One of the most annoying things has to be switching the computer on and getting an ‘Reboot and Select Proper Boot Device’ error screen which doesn’t let you boot up your operating system, or actually doing anything at all.
Even if you try rebooting the PC over and over, the error persists and leaves you frustrated.
Many Windows 10, 8 or 7 users get an error message saying ‘reboot and select proper boot device’ along with a black screen.
A failing or failed hard drive, corrupted system files, or an incorrect PC boot order can be behind this error message.
Let’s take a closer look at what can cause this error code message, and find out how to fix it.
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What Does ‘Reboot and Select Proper Boot Device’ Error Mean?
This error means your PC’s BIOS (basic input/output system) is unable to locate the boot device with your operating system on it.
You are prompted to restart the device, go into the BIOS (UEFI) and choose the boot device which has your operating system on it, then get the PC to boot up from there.
There are a number of different reasons you might be getting this error, including both software issues and physical computer problems.
What Causes the ‘Reboot and Select Proper Boot Device’ Error?
Software Issues: these can include a corrupted or damaged master boot record (MBR), an inactive boot partition, a faulty boot sequence in the BIOS, lost or corrupted boot files, or a corrupted operating system.
Physical Computer Problems: these can include a failed or damaged boot disk, a boot disk which isn’t connected to the PC hardware properly, a defective cable, dead hard drive, or damaged SATA slot.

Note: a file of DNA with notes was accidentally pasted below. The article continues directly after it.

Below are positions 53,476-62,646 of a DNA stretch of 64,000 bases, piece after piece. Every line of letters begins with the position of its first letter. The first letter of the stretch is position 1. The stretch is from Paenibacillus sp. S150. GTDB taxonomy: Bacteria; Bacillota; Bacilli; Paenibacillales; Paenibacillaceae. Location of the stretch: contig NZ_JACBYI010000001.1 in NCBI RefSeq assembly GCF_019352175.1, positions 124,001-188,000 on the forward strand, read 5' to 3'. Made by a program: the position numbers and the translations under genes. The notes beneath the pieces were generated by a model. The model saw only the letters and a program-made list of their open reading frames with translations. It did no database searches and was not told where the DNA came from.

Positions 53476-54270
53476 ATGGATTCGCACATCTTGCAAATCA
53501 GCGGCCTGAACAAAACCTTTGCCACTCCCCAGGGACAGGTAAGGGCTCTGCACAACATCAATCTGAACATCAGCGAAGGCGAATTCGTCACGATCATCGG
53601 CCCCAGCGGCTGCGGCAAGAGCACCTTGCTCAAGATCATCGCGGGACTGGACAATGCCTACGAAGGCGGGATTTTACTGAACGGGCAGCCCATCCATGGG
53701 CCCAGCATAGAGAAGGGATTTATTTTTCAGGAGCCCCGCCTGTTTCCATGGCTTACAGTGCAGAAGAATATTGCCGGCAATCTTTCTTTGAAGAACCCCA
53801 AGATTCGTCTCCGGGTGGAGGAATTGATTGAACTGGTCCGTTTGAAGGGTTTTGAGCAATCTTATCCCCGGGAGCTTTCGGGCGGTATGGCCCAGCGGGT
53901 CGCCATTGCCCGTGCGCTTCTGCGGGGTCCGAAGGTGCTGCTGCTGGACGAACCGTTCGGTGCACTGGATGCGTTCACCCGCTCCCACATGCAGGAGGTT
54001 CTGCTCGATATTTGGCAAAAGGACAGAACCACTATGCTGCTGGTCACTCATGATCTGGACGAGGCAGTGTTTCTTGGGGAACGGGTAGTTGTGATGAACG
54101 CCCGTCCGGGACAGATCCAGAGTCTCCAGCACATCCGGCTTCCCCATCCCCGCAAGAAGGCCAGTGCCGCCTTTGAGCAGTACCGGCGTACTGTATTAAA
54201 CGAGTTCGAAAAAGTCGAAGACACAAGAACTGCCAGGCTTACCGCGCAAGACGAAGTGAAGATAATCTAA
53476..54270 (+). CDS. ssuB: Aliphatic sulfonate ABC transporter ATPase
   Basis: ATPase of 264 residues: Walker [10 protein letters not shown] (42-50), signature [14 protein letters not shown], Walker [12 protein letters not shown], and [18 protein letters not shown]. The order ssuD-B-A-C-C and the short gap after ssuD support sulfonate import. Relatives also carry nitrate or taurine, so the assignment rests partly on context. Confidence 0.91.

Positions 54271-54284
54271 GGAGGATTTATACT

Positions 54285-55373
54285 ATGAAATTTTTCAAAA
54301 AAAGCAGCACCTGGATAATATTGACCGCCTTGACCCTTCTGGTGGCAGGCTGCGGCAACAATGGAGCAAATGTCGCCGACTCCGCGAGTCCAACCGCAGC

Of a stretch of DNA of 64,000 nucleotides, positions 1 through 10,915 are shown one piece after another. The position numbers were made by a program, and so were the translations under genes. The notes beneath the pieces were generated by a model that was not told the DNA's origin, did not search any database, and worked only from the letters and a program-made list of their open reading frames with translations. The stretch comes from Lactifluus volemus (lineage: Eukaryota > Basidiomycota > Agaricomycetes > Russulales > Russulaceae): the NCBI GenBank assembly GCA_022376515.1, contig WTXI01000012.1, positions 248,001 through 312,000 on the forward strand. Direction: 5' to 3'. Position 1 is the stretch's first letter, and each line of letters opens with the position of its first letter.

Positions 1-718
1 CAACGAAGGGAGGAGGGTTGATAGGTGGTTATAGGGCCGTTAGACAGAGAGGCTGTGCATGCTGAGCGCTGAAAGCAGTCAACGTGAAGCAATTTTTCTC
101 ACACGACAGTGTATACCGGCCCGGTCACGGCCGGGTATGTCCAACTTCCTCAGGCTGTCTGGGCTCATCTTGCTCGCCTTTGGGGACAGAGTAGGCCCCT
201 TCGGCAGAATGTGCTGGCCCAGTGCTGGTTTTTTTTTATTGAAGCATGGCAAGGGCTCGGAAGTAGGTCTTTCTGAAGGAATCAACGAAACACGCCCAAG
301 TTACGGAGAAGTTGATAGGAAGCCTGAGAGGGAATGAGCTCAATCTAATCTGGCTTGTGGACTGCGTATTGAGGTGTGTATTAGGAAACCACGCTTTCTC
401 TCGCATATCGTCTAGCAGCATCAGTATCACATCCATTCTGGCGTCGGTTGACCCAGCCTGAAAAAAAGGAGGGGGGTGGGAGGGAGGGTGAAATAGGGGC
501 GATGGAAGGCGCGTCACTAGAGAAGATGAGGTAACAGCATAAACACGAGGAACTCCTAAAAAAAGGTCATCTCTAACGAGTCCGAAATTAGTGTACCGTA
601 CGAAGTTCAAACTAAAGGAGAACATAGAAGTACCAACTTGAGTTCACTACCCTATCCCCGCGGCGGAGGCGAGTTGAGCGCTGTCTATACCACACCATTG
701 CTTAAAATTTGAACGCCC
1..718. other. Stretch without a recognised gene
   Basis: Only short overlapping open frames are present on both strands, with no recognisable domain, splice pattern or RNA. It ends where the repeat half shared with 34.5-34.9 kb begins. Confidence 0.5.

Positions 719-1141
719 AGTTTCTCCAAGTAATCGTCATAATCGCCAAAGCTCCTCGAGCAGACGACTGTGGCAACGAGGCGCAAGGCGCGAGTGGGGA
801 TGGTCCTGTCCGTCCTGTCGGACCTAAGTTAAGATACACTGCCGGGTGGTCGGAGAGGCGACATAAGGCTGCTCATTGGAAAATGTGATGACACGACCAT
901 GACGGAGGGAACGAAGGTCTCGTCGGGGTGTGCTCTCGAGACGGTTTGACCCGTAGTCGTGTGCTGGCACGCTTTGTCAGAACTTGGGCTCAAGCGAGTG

You need to restart the PC to boot into the BIOS and keep pressing a key to enter the BIOS system.
The key you need to press might be F2, F8, F10, F12, ESC or DEL, and should be shown on the post screen.
If not, it should be listed in the manual which you got with the PC’s motherboard.
Continuously press the key until the PC boots into the BIOS system, and then try the following fixes.
8 Ways To Fix ‘Reboot and Select Proper Boot Device’ Error
Now let’s see how you can easily fix this error:
FIX #1: Check Your Hard Drive Disk’s Power Cable
The hard disk drive that your operating system is stored on has to be connected to the motherboard via a power cable.
If the cable isn’t connected properly, frayed or broken, your PC won’t be able to detect the hard drive.
- Shut down your PC, find the power cable and check it to see whether it is damaged or not connected properly.
- If it seems OK, remove it and test it on another PC.
Error can occur on the other PC, so you need to replace the power cable – if not, reattach it to the first PC and try the next fix.
FIX #2: Clean The RAM